In 1995 we were honored to witness the “Grandma Meets Mummenshanz” edition of The Big Apple Circus, an unusual edition of an already unusual circus.
Easily the greatest and classiest of one-ring American circuses, Paul Binder’s Big Apple Circus is unbelievably intimate in atmosphere compared to the Ringling Production, not only for the smallness of the tent and the closeness of the seats to the ring, but for the one-on-one interaction of the performers with the crowd.
In a beautifully designed tent layered with cloth and canvas, stars and stripes, a modern band played on a platform above the ring and the acts rolled out one by one. With a refreshing lack of pretension the performers (each of them among the best in the world) went through their paces before and above us: because The Big Apple takes a traditional approach to the circus arts, and takes them more seriously than any of the small American circuses, the audience was given a complete array of acts presented with straightforward dynamism: the idea being that acts themselves are dazzling enough without a bunch of unnecessary glitter. Highlights included an amazing three-person strength/statue act, the lovely Elena Panova on trapeze, horses, balancing, high-flying and an elaborate juggling setpiece. Only the pig act disappointed; the oinkers did not seem to be co-operating that afternoon.
Perhaps in a concession to the open artiness of La Cirque du Soleil, this edition of the Big Apple Circus included performances by the panto group Mummenshanz, which proved that they can be as engaging circus performers as any. In one sequence they worked closely with featured clown Barry Lubin, who appeared throughout in his justifiably famous Grandma character (Lubin is one of the two or three greatest living Clowns, a national treasure on par with Lou Jacobs and Emmett Kelly). The combination was electric, adding a note of unique specialness to this edition.
There are those who view Canada’s Cirque du Soleil as avant-garde, or nontraditional; but to our minds the Cirque is about as traditional as they come. The question is which tradition. There are no animal acts, which is a departure; and the tone owes as much to Cirque artistic directors Franco Dragone and Guy Laliberté’s background as street performers as it does to the circus. The effect is entirely European, and in that regard the tradition that Cirque follows may go back farther than any other circus in the world.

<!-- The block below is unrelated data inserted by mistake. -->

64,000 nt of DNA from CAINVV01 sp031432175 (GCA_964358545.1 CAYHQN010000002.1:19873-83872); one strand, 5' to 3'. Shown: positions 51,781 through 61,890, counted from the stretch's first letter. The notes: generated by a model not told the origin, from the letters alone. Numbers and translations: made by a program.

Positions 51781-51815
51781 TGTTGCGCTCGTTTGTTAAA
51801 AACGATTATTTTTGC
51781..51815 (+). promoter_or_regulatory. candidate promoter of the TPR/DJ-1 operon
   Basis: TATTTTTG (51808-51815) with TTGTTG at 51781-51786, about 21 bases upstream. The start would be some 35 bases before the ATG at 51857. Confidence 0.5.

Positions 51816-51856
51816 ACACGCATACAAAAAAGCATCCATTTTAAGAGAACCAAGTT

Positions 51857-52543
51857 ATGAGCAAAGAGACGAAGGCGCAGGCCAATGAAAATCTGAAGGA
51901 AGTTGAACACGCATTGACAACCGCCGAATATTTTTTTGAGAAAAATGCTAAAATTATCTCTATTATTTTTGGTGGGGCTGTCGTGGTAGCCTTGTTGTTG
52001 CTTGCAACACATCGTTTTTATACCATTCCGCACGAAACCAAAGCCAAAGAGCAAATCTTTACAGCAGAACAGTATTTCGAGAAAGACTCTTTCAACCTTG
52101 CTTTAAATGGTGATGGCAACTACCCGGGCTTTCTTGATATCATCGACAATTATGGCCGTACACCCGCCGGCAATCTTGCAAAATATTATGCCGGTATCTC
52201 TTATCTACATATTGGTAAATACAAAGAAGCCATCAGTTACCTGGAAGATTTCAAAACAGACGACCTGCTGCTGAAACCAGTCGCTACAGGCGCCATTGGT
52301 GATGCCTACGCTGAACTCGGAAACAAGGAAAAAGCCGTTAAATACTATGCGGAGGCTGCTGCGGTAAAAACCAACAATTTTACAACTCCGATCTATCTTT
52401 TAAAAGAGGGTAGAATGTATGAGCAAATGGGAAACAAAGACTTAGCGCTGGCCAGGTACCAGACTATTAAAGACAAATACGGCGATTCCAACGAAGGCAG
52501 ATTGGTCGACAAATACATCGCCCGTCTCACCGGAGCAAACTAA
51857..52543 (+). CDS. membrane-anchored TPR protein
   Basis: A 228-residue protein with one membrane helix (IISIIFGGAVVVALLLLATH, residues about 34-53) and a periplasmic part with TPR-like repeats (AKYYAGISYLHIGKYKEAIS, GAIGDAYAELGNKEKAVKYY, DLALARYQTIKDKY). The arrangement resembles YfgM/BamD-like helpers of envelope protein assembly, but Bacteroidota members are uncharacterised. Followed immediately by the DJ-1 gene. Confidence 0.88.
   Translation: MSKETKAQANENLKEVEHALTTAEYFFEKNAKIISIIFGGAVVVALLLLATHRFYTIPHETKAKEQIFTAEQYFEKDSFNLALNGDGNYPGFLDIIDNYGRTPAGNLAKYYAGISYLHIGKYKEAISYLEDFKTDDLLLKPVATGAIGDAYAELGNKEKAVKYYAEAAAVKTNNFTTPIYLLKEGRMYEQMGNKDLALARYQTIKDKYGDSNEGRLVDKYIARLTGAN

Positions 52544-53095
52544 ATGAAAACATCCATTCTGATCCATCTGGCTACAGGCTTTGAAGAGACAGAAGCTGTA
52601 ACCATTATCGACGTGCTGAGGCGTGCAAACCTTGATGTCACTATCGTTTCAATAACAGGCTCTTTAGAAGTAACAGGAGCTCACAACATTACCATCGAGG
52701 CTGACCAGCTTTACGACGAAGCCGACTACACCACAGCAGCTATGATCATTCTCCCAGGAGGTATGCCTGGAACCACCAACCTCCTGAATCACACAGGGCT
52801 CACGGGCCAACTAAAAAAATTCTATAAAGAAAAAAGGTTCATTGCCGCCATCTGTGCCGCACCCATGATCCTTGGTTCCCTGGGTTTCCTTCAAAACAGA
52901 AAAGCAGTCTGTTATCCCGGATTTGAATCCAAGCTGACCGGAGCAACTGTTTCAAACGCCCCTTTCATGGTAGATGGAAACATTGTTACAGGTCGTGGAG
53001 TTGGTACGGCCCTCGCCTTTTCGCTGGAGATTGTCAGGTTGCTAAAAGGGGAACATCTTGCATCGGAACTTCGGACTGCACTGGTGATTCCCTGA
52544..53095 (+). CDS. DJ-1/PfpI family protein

Like The Big Apple Circus, Cirque du Soleil plays in a single ring under a tent that seats a relatively intimate crowd. Lacking the animal acts, it combines feats of almost inhuman skill and daring with world-class clown performers, exciting original music, dramatic lighting, loosely structured plot settings and an unusual “Greek Chorus” of brightly garbed, masked onlookers. We have seen them only on video: the best of these (We Reinvent the Circus, Nouvelle Experience and the just-released Quidam) represent shortened versions of the tours -- and the best that circus arts have to offer.
In Quidam, La Cirque repeats a device from an earlier show: the inhuman visitant who bestows a Magic Hat upon a frustrated and drab want-a-lifer (in this case a young girl whose parents hide behind newspapers), who then experiences ecstatic visions of human attainment: the clear message being “We can do this: we can touch the sky: and by extension, so can you.”
Standout acts include a man inside a wheel -- just like a European toy from the last century -- the obligatory but always astonishing statue act (as literal a metaphor as you will ever find for man’s ability to mold elegance and symmetry out of raw clay), some very fine clowning and, best of all, an aerial act of exquisite beauty in which a woman suspends herself thirty feet above the ground merely by wrapping herself in silk.
But then, circus aerialists are the most beautiful women in the world, for dreaming and daring and flying above us all. Try getting that from a football game.